Sunrise, Sunset

Kitui County, Kenya

Life here now has taken on a distinctive rhythm. I work on computers in the morning, teen club in the afternoon, and leading prayer in the evening. The weekends are completely quite. I read, watch TV on my laptop, and catch up on my years worth of sleep debt. Between naps and sleeping at night, I get close to 8 hours of sleep a day. My meals are equally predictable, bread in the morning, and some combination of beans, rice, and corn for lunch and dinner. I buy fruit, chocolate, and peanut butter in town, so every day; I have a piece of fruit, some peanut butter for my bread, and a few squares of chocolate. Roughly once a week, I go into Kitui and have a meal at a restaurant. Last week, it was a place called Bavaria Paradise, run by a German immigrant. The menu has everything from ribeye to pizza to Chinese, but in true European fashion, it takes two hours to cook. We do not always have water at the guesthouse, so showering can be once every one to three days. It is the dry season here, so literally everything is covered in a fine brown-red dust. This includes my laptop, my camera, the computer labs, my feet through my socks and shoes. Nothing escapes the dust. The Internet only really works outside, so as I write this, I sit at a picnic table outside the guesthouse, while Sunday dinner happens around me. Things usually shut down for the night around 8-9pm. This may seem like a boring opener to a post, and it probably is. However, I wanted to give you a sense of the everydayness of life here. One can easily get a romanticized view of life in an African village. It can come off as exotic, but it settles into a rhythum that reminds me that everyday life happens everywhere. This is drastically different from my life back home that of a young, urban, semi-hipster, seminarian. This isn’t that, but it is the daily life of the people who live here.

When I graduated from high school, my family went with the Hoffmans on a trip to Rome and Venice. Hotels in Rome can be frighteningly expensive, so we stayed outside the city and took a bus in. My brother commented that it felt weird to him staying as a tourist in a place where people were living their normal lives. I have never given him enough credit for that comment. It does sometimes feel weird visiting among someone else’s daily life, especially when I missed things that seem so fundamental to my own life. I do miss easy access to electricity, running water, and eating a wider variety of foods. It is the same feelings that I had when I’d go to scout camp. However, I am not at camp. I am living in someone else’s daily life. It is only by accepting this as my daily life and not dwelling on the difference that I can move beyond the discomfort Drew felt in Rome and become a part of this daily life, a part of this community. At the meeting of the Shushus last week, they gave us each Kamba (the local tribe) names. Mine is Mutuwa, which means “the one who comes and stays.” In order to separate mission from tourism, I must live up to my name and be the one who comes to stay and not the one who longs for what he misses.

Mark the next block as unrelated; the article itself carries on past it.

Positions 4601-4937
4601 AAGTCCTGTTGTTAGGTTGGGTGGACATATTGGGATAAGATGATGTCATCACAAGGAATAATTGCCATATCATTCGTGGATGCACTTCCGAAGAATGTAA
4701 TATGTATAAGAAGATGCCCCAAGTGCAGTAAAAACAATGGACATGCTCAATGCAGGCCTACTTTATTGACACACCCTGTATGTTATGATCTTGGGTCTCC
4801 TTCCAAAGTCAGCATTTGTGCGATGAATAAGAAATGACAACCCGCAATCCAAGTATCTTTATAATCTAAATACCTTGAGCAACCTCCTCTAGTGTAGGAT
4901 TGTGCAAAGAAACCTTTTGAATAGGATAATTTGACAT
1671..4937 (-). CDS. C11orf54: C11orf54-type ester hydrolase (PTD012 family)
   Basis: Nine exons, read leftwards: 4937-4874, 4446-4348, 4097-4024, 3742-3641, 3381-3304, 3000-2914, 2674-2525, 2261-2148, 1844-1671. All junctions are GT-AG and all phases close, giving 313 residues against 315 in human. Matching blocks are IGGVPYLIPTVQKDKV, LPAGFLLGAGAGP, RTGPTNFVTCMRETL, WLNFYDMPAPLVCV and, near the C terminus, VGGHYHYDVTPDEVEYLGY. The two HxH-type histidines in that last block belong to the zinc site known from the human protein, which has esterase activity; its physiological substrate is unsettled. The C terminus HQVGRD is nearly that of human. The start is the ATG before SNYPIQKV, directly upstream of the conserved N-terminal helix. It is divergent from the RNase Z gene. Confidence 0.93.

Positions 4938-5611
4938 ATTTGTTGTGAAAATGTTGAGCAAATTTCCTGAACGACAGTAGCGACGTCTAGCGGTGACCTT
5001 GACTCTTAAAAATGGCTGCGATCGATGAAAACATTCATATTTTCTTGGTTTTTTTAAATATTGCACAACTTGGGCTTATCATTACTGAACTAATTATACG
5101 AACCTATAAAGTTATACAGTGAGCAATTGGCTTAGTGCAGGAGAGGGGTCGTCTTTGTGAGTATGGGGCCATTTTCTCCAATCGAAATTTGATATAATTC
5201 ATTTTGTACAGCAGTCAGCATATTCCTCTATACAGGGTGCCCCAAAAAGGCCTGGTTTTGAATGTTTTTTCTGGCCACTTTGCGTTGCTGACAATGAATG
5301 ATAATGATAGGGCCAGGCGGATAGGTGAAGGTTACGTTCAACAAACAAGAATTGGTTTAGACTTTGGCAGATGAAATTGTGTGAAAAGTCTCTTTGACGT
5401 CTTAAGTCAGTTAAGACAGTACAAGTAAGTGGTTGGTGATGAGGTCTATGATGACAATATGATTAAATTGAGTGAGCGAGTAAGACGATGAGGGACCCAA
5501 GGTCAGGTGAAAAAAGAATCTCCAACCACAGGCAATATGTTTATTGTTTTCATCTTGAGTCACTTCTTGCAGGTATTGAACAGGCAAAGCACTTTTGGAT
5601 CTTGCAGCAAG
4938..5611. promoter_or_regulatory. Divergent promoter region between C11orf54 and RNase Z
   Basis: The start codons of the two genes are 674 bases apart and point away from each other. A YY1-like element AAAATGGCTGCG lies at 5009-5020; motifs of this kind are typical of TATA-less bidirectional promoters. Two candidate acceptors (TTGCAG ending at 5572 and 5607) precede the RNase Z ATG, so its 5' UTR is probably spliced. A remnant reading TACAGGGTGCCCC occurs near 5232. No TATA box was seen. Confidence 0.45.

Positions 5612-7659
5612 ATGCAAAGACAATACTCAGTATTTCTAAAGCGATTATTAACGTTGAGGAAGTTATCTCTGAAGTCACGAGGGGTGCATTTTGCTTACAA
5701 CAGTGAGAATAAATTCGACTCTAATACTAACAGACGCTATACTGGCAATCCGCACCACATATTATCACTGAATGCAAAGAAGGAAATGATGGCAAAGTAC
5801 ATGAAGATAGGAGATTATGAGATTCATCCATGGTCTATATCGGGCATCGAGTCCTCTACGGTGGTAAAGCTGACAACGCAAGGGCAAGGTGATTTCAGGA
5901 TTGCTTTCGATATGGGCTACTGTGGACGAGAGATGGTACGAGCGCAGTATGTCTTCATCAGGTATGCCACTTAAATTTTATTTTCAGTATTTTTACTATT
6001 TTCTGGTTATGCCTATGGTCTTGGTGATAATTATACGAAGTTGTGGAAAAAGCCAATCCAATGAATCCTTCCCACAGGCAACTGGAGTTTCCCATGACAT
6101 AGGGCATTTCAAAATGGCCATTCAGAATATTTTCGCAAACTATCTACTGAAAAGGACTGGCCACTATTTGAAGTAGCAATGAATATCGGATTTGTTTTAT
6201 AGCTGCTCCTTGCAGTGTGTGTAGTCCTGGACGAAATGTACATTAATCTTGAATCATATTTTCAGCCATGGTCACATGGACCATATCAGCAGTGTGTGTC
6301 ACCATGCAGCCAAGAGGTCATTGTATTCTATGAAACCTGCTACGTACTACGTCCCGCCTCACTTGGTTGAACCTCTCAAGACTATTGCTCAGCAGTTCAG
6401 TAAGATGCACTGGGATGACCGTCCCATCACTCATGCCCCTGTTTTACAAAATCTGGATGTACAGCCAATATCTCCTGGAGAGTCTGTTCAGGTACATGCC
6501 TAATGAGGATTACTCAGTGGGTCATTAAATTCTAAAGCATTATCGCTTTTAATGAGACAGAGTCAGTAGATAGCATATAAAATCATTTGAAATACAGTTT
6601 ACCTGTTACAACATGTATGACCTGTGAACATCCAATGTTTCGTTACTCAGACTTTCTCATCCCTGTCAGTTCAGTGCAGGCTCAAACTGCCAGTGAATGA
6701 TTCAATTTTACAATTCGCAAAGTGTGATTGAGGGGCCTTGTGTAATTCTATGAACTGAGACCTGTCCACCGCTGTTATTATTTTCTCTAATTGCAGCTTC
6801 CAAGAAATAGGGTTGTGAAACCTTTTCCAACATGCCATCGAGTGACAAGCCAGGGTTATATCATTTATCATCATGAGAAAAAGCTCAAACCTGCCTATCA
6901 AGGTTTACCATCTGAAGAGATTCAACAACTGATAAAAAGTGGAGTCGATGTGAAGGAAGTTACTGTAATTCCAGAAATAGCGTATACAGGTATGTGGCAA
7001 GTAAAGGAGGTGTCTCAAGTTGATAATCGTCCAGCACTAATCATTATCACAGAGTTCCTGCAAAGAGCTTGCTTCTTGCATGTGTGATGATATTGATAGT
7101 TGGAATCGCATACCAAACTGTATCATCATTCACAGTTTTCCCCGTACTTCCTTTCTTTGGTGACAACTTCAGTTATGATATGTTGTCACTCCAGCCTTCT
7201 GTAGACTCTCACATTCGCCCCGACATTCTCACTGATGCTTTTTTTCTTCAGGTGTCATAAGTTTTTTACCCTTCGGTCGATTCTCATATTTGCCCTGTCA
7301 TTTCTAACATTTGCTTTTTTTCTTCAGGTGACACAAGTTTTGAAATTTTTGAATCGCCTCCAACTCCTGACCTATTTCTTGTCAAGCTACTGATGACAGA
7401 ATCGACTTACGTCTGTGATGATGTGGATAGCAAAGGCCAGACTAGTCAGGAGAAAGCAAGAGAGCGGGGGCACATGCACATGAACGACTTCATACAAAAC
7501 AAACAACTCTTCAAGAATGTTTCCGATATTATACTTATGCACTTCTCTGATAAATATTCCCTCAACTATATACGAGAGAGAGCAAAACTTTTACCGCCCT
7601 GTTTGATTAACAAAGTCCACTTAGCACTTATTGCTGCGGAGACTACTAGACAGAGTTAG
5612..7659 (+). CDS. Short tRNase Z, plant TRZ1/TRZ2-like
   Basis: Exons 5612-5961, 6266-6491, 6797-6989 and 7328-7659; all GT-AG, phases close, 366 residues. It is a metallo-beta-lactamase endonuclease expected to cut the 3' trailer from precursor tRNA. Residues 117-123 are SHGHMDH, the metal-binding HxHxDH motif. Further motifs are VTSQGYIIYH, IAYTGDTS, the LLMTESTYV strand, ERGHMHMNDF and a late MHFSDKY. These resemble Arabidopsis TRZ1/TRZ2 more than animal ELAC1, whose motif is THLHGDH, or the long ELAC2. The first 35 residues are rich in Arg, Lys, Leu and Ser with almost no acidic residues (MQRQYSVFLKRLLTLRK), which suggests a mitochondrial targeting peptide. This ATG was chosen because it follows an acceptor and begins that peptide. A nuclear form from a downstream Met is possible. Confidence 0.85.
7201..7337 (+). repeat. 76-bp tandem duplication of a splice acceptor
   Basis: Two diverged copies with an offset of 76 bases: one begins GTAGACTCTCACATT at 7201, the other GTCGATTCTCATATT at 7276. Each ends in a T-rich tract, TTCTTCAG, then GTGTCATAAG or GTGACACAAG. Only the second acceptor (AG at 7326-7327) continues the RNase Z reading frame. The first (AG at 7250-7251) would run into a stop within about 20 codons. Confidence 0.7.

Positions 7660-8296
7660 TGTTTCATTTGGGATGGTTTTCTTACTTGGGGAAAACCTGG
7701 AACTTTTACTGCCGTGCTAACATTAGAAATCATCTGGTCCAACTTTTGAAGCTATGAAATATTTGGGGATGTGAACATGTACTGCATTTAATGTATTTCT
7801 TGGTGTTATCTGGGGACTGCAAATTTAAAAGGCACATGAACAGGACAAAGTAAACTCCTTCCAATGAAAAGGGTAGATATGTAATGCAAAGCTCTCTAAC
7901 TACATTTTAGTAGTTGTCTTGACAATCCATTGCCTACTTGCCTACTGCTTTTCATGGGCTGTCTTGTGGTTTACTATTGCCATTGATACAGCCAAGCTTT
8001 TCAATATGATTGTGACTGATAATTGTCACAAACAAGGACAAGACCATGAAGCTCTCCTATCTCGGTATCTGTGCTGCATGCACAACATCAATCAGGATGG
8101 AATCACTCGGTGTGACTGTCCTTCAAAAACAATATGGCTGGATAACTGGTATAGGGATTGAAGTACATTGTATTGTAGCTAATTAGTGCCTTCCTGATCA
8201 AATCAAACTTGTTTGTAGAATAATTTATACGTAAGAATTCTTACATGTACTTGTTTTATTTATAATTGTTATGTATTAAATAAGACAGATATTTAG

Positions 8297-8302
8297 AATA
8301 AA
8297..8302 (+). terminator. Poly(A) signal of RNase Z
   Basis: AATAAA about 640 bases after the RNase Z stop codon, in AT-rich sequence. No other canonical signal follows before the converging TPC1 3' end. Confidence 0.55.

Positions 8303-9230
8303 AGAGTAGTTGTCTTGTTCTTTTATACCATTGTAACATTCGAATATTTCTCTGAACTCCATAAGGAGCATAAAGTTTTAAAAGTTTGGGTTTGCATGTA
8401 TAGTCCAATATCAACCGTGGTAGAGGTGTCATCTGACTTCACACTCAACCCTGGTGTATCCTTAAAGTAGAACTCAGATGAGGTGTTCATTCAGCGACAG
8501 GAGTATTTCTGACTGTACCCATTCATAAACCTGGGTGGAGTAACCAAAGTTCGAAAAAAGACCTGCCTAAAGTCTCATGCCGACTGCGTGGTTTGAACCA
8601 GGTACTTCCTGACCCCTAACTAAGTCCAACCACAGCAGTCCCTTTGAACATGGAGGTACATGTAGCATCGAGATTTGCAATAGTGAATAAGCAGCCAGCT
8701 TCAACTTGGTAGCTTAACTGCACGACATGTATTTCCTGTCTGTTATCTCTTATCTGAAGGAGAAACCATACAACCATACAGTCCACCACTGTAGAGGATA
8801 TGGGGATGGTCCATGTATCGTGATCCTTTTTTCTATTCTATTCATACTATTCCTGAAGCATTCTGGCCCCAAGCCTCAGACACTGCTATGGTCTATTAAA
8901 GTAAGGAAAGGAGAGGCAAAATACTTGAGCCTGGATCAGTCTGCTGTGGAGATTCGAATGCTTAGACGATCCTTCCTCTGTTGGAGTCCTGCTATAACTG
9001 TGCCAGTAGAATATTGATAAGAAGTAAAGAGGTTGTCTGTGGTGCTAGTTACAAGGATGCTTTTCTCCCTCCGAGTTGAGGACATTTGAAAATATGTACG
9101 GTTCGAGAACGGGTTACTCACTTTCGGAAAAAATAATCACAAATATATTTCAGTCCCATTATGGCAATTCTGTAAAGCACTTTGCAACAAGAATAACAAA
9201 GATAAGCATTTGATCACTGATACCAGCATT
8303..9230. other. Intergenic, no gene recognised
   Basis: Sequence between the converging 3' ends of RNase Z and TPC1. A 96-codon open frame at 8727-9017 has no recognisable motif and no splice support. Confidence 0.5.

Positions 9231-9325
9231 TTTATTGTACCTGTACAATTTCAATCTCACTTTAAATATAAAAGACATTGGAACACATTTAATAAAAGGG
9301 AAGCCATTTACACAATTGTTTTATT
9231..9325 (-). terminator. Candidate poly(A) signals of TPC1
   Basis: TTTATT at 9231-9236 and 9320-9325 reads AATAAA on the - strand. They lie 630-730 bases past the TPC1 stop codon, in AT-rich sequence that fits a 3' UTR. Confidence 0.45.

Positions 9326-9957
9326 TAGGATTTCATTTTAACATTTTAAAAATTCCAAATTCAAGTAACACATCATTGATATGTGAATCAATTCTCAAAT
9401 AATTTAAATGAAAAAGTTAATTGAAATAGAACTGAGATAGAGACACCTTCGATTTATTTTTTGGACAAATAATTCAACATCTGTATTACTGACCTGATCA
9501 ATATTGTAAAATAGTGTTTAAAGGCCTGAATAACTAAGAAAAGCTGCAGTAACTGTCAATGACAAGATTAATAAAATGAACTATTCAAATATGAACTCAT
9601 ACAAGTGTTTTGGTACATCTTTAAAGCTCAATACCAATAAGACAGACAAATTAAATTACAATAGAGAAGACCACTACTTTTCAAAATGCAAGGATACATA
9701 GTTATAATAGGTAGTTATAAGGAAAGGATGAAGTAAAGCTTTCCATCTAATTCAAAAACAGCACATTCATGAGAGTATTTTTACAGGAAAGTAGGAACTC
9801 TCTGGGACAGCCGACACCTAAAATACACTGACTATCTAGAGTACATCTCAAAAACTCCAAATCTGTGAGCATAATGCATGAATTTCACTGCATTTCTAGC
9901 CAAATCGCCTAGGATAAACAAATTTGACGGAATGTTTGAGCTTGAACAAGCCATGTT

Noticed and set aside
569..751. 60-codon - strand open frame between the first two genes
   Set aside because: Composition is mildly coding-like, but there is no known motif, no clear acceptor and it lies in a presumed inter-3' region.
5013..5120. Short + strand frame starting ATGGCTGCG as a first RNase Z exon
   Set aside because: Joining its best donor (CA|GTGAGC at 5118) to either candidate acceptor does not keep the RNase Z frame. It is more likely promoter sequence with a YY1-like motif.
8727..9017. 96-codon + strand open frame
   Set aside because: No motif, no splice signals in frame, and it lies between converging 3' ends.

I’m not sure that I intended this to be an essay on the nature of missions, but despite my intentions, the differences in lifestyle can be quite striking. One of the things that we joke about is Kenya time or Shushu time. This means that nothing starts on time and sometimes, starts comically late. I had a meeting with a tech support guy scheduled for 11:00am. He arrived at 12:45. Kennedy and I were supposed to meet some high school students at 2:00pm. No one really showed up until 3:30pm. My favorite was the Shushu meeting that we had last week. It was scheduled to start at 10:00am. Lilian told us not to bother to show up because no one gets there until around 11:00. The meeting did not actually commence until after noon. The phrase that they use here for this is “pole pole,” which roughly equates to “no worries” or “take it easy.” This may seem a little bit like the pot calling the kettle black. I am notoriously slightly late to everything and more than slightly late on many assignments. However, it would seem that we have found even my breaking point. Shushu time has been the hardest thing for me to adjust to.

I promise a post later in the week that is more news report and less Sunday editorial. If you want some idea of what has been going on check out my photos. I am going to start putting a link to them at the bottom of every post because I have noticed that people are having trouble getting to them There are about 150 up so far. As always, thanks so much for your comments, thoughts, and prayers. Please let me know when y’all get tired of my rhapsodizing about the nature of Christian missions. Seminary is ruining my blog.

Mungu Akubariki,